More than 60 years after her death, painter Frida Kahlo and her Casa Azul in Mexico City are still a source of admiration and inspiration. Her life is as intricate as her paintings and revered all over the world. Here are some iconic images celebrating her life in Caza Azul.
In 1943, Frida posed with her painting “Diego on My Mind” (left) a self-portrait featuring the traditional Tehuana costume. On the right, Frida is holding her pet monkey in the courtyard of her blue house.
Frida Kahlo and Diego Rivera have been known for having one of the art world’s most notoriously turbulent marriages. Both artists were guilty of having multiple affairs and straying away from their marriage, breaking up and getting back together only to become one again. Yet, despite their hard times, the Mexican artists had a bond that transcended the ages and one that has stirred countless discussions about their passion and love.
Written in 1953, the letter for Rivera was written while Kahlo was in the hospital.
”I’m writing this letter from a hospital room before I am admitted into the operating theatre. They want me to hurry, but I am determined to finish writing first, as I don’t want to leave anything unfinished. Especially now that I know what they are up to. They want to hurt my pride by cutting a leg off. When they told me it would be necessary to amputate, the news didn’t affect me the way everybody expected. No, I was already a maimed woman when I lost you, again, for the umpteenth time maybe, and still I survived. I am not afraid of pain and you know it. It is almost inherent to my being, although I confess that I suffered, and a great deal, when you cheated on me, every time you did it, not just with my sister but with so many other women. How did they let themselves be fooled by you?
Let’s not fool ourselves, Diego, I gave you everything that is humanly possible to offer and we both know that. But still, how the hell do you manage to seduce so many women when you’re such an ugly son of a bitch? The reason why I’m writing is not to accuse you of anything more than we’ve already accused each other of in this and however many more bloody lives. It’s because I’m having a leg cut off (damned thing, it got what it wanted in the end). I told you I’ve counted myself as incomplete for a long time, but why the fuck does everybody else need to know about it too? Now my fragmentation will be obvious for everyone to see, for you to see… That’s why I’m telling you before you hear it on the grapevine. I’m writing to let you know I’m releasing you, I’m amputating you. Be happy and never seek me again. I don’t want to hear from you, I don’t want you to hear from me. If there is anything I’d enjoy before I die, it’d be not having to see your fucking horrible bastard face wandering around my garden. That is all, I can now go to be chopped up in peace. Good bye from somebody who is crazy and vehemently in love with you, Your Frida”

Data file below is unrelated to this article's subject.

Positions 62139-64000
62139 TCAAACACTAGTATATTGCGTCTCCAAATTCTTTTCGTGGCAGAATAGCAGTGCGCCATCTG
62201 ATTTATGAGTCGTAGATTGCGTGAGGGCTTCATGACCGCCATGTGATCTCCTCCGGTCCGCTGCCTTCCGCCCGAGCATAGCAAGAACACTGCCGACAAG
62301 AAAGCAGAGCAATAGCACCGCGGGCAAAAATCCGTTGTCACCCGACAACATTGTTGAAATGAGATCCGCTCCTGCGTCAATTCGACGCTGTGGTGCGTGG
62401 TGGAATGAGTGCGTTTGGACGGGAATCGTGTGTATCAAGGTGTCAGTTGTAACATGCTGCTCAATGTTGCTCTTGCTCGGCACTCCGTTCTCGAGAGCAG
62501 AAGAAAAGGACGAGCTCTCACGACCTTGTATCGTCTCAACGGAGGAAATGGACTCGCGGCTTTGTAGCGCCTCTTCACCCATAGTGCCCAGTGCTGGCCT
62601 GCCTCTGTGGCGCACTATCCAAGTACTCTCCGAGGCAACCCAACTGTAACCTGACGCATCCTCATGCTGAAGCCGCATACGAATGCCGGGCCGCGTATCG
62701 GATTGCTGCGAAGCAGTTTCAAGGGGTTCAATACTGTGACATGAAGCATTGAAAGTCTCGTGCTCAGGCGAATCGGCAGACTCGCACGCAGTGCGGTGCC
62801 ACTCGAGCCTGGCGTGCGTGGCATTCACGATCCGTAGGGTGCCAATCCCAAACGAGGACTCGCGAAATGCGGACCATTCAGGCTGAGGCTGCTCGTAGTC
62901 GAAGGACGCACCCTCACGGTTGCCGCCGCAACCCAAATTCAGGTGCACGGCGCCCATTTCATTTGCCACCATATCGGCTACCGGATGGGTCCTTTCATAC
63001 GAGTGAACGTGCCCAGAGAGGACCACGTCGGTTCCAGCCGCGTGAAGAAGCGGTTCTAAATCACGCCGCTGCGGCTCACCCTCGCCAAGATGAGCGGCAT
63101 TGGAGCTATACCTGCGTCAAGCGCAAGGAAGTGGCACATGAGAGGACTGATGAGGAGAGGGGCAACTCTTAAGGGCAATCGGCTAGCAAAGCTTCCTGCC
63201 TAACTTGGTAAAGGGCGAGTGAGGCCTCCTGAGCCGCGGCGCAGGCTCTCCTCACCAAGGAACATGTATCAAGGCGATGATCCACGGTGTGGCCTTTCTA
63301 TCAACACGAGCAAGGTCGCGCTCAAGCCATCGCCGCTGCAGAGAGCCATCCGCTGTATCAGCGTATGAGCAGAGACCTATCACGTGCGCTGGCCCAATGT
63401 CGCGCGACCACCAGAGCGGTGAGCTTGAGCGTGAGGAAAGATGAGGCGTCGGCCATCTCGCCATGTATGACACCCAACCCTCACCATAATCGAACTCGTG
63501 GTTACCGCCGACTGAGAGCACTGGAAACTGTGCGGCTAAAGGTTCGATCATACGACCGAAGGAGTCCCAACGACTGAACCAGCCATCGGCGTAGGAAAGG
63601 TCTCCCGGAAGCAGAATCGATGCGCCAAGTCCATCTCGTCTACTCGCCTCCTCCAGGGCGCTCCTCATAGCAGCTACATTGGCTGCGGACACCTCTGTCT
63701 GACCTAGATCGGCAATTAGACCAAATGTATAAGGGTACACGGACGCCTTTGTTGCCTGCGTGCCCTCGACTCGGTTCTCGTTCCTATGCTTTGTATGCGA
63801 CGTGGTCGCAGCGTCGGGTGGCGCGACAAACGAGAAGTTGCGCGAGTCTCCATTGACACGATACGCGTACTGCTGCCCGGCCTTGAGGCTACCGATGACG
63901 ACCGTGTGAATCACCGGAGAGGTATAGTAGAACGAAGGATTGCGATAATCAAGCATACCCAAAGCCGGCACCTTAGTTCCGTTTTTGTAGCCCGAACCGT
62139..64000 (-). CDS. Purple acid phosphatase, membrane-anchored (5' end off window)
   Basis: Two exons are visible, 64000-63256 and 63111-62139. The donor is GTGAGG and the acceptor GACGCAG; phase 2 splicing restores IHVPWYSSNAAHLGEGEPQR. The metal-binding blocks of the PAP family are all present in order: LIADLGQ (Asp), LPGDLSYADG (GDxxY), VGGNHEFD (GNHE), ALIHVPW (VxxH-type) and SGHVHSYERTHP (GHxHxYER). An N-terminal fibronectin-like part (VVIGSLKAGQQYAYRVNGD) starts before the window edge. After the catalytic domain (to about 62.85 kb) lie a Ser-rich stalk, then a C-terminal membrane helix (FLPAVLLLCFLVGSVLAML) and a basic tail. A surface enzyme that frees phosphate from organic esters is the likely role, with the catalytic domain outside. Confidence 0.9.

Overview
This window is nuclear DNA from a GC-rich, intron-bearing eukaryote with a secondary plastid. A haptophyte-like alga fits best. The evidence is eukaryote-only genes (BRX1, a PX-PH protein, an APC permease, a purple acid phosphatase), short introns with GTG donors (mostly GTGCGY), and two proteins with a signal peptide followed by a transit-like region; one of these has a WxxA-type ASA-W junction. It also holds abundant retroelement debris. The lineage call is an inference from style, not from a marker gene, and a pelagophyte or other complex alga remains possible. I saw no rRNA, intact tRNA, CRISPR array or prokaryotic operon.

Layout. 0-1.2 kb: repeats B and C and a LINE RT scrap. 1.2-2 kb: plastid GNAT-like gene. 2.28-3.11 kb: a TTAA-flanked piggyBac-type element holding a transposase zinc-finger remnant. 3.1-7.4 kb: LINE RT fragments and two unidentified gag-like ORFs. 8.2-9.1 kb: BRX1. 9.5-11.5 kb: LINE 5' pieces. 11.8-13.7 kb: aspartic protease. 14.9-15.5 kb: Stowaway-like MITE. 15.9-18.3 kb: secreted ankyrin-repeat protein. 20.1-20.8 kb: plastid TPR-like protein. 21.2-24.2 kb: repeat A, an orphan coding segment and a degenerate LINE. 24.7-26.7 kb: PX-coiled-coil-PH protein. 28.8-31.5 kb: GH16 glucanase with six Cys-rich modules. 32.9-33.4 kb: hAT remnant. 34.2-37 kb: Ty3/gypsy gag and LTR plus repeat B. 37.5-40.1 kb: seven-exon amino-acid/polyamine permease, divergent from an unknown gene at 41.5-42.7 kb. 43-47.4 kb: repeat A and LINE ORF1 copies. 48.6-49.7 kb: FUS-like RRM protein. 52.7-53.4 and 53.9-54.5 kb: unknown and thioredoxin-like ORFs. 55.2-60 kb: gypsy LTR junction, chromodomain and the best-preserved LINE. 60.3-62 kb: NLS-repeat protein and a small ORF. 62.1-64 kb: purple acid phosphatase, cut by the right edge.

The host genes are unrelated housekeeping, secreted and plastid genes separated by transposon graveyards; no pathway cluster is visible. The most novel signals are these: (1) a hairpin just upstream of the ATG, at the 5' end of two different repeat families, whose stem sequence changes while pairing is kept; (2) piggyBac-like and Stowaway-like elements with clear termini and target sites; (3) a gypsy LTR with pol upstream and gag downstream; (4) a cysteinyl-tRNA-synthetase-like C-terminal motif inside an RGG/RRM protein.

Despite the letter, Kahlo didn’t “amputate” Rivera out of her life completely.
Frida Kahlo is one of the most iconic artists in global history. The Mexican artist was known for blazing her own path both in art and in society. One of her most famous paintings “The Wounded Table” has been missing for 65 years but one art dealer claims he found it.
A Spanish art dealer claims to have found a long-lost Frida Kahlo painting.
Kahlo painted “The Wounded Table” in 1940 and over the years it disappeared. It is unknown if it was returned to Moscow, was lost, or destroyed. All that is known is that Kahlo’s largest painting to that date is gone.
Cristian López Márquez, a little known art dealer in Spain, claims to have found the long-lost and highly sought after painting. According to La Voz de Galicia, the art dealers claims to have acquired the painting from some who settled in Spain from Mexico.
The painting is one of Kahlo’s most famous works of art.
The decades-long mystery about where the painting ended up does add to the allure of the claim. However, people are not convinced that the painting is a fake that is being peddled by someone who is after money by selling an inauthentic painting. To make matters more skeptical, the art dealer has very few details but is adamant about its authenticity.
“Time will give us the truth,” Márquez told AP. “Whoever proves genuine interest and the ability to pay the figure of 40 million euros, can spend as much time as wanted with their experts analyzing the work.”
Despite Márquez’s claims, art historians are very skeptical that the painting is true.
Márquez claims to have the painting safe in a warehouse in London. He has put the painting on sale asking for $45 million. No one seems to be biting but Márquez continues to say the painting is an original.